beneficial in finding fusion transcript with unique sequences. RT-PCR is
considered to be a highly sensitive test. However, only recognized variants are
being detected, thus, primer design necessitates specific details about fusion
partners and breakpoints. Moreover, in comparison to fresh frozen tissue, RNAs
may severely damage prompting the use of FFPE samples in most molecular testing (Roberts, S., 2016; Liao, B., et
al., 2015).

The
next generation sequencing (NGS), are revolutionary tool that can concurrently identify gene fusions by
means of targeted DNA or RNA sequencing (Sholl, L., 2017; Roberts, S., 2016). Due
to its sensitivity, a small number to several hundred nanograms of DNA sample
can provide reliable results. However, sensitivity is often reduced when tumor
content is relatively low. Similar method (FISH) should be used to confirm or invalidate
low quality results (Sholl, L., 2017).

Immunohistochemistry
(IHC) has been integrated by
various recognized institution for a speedy
diagnosis of EGFR mutations, as in occasions wherein the result is needed
immediately. Moreover, it has been recognized that it is suitable for testing
when limited tissue prevents sequencing. Such situations are small biopsy
specimen and specimen with removed calcium deposits. Despite the fact that is
is usefeul, IHC are incapable of detecting the detailed amount of base pair
deletions (15 base pairs) and the range of mutation in 9 or 12 base pairs (Naidoo, J., et al.,
anon).

Sample type

Sample
obtained thru biopsy, cytology specimen and smear slides are suitable for gene
rearrangement analysis. Cell block are primarily utilized when sufficient tumor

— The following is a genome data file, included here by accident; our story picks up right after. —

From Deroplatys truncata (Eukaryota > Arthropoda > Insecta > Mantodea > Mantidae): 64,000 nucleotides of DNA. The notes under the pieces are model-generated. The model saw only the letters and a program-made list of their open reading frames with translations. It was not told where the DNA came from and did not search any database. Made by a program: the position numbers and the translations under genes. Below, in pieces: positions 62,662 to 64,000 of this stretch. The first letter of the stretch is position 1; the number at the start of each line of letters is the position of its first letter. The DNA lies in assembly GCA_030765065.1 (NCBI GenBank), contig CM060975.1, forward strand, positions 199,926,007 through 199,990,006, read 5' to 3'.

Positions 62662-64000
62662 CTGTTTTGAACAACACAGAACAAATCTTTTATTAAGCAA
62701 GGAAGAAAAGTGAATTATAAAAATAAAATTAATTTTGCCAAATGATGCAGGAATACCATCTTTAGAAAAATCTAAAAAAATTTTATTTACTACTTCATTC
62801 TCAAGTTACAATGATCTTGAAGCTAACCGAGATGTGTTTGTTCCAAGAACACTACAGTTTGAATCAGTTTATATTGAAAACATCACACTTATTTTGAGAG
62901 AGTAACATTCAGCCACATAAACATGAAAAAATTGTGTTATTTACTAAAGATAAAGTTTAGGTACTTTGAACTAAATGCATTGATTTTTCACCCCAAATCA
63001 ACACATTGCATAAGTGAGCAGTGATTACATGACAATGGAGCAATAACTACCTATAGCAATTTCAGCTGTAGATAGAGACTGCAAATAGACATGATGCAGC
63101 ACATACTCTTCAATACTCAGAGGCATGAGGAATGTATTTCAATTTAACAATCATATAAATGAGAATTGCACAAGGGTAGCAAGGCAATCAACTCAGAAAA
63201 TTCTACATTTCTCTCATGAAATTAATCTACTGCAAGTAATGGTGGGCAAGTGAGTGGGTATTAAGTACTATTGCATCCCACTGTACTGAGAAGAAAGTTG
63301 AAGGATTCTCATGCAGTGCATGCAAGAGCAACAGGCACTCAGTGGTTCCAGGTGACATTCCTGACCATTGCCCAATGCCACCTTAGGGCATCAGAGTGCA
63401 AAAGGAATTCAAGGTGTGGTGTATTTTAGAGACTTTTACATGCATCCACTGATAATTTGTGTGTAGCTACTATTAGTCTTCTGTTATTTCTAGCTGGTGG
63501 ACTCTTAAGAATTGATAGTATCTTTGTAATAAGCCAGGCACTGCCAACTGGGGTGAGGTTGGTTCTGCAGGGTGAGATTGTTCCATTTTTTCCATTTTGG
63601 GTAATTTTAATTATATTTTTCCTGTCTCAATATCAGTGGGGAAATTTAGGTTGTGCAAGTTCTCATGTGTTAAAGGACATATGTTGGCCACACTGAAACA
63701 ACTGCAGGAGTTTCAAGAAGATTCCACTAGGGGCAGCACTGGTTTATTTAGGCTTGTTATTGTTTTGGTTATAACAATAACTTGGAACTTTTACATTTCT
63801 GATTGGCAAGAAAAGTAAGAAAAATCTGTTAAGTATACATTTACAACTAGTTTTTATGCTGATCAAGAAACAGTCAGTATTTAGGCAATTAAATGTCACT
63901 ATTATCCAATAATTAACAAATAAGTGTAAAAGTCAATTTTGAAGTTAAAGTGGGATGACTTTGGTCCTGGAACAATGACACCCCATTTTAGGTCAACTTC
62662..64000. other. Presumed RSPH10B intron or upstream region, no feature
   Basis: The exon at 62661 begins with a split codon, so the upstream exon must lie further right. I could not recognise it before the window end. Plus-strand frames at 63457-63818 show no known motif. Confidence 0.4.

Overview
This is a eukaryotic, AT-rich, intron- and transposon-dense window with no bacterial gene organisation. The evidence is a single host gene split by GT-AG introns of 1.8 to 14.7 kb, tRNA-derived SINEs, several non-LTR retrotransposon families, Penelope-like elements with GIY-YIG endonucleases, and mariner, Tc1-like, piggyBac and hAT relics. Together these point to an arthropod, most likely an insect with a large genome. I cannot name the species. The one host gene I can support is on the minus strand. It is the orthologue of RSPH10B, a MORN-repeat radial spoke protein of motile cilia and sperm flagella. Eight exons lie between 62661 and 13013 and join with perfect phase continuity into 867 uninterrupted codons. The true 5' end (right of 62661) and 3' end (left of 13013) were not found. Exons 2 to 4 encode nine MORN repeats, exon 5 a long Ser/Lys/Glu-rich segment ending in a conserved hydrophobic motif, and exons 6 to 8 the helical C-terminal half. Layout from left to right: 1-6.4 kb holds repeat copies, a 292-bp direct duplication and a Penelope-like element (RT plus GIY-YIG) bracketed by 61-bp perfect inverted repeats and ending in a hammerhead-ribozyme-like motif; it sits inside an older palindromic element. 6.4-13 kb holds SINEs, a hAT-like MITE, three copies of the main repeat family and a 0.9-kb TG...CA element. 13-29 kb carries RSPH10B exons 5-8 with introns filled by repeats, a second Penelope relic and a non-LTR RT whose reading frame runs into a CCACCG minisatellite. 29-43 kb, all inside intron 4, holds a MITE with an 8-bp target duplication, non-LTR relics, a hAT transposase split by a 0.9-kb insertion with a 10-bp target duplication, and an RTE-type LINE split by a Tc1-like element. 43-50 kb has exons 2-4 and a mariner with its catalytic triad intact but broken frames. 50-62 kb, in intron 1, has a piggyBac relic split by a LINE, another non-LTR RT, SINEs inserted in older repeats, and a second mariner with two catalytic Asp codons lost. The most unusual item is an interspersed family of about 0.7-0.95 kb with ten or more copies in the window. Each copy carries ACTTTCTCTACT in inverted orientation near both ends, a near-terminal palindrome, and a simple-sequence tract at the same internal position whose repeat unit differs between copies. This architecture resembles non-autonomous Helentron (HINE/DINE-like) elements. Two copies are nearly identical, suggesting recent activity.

cells are available. Tumor purity is not a requirement for FISH test, however, a
well-conserved 50-100 cancer cells are needed. Nevertheless, RT-PCR and NGS
technologies’, cancer percentage is crucial in gene rearrangement analysis. If
needed, tumor dissection may be performed to enhance growth content

Amplifications including FGFR1, EGFR, 
and HER2

Methodology

The
standard technique in detecting gene amplification is FISH using locus-specific
intensifier (LSI) protein and chromosome-specific centromere (CEP) probe. FISH
assay has the benefit of measuring gene amplification by selecting specific
malignant cells.

Sample type

Biopsy
samples that normally comprise of FFPE tissues may be utilized to test for
molecular amplification.

Molecular Treatment of lung cancer

Targeted Treatments

An interesting evolution in treatment of lung
cancer is the development of targeted treatments. They are so called “targeted therapies” since they
are intended to target specific cancer cell by interfering a particular protein. Comparing to
chemotherapy drugs, which cannot identify the normal from cancer cells,
targeted therapies are analytically designed and generated to attack and block the progression specific